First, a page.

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The rise and fall of the British press

TEMPLE, Michael (2017) The rise and fall of the British press. Routledge Focus on Journalism Studies . Routledge, London, pp. 1-106. ISBN 978-135171700-7

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The Rise and Fall of the British Press takes an artful look at the past, present and immediate future of the printed newspaper. Temple offers a thought-provoking account of the evolution of Britain’s news consumption across the centuries, situating it within significant social, cultural and political currents of the time. Chapters cover: The impact of key technological developments; from the birth of print and the introduction of television, to the rise of the internet and digital media; The ever-shifting power play between political parties and the press; The notion of the ‘public sphere’ and how newspapers have influenced it over the decades; The role of news media during some of Europe’s most significant historical events, such as the French Revolution, the First and Second World Wars and the Suez crisis; The aftermath of the Leveson inquiry and the question of increased media regulation; The successes and failures of important media players, including Baron Beaverbrook and Lord Northcliffe in the nineteenth century, and Rupert Murdoch and Mark Zuckerberg in the twentieth and twenty-first centuries. Throughout the book, parallels are drawn between current issues impacting on the press and society and those from previous decades, further illuminating the role, both historic and ongoing, of the news media in Britain. Temple concludes the book by looking to the future of print journalism, calling for a reassessment of its role in the twenty-first century, redefining what journalism should be and reasserting its value in society today. This far-reaching analysis will be an invaluable resource for both students and researchers of journalism and media studies.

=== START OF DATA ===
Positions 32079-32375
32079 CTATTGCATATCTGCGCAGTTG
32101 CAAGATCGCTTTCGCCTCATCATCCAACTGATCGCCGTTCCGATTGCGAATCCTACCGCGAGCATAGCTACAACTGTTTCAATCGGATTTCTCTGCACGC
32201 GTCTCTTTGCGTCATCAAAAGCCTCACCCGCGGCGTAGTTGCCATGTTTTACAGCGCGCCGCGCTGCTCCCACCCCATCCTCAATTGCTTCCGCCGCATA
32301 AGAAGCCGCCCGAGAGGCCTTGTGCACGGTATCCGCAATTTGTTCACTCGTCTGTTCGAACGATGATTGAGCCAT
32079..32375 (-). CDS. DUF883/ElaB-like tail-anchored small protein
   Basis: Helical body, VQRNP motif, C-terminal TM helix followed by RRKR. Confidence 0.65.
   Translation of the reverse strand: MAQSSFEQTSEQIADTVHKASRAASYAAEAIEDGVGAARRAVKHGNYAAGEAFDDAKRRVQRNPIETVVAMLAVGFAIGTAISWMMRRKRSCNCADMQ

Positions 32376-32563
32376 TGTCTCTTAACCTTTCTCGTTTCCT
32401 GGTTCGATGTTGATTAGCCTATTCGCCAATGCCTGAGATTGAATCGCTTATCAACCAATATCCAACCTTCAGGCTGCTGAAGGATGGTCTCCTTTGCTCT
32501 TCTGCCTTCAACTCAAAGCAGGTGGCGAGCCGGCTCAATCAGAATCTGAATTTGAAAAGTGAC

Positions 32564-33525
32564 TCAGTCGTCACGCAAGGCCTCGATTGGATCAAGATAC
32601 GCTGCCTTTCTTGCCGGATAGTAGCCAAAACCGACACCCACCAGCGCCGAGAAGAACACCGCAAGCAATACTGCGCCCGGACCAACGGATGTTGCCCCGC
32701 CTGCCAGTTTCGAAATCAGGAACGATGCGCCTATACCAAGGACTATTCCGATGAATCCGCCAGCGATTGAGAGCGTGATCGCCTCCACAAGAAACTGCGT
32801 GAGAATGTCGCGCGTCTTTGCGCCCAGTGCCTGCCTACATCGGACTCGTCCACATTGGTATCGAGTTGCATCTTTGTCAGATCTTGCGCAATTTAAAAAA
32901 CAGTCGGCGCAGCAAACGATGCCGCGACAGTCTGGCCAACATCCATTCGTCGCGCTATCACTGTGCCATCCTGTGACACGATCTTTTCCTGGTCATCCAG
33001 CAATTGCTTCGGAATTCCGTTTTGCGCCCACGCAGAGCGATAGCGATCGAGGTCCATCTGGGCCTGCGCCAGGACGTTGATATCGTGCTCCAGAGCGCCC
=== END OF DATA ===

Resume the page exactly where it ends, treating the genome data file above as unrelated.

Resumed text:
Item Type: Book / Proceeding
Faculty: School of Creative Arts and Engineering > Humanities and Performing Arts
Depositing User: Library STORE team
Date Deposited: 11 May 2018 15:25
Last Modified: 13 May 2018 13:41
URI: http://eprints.staffs.ac.uk/id/eprint/4430

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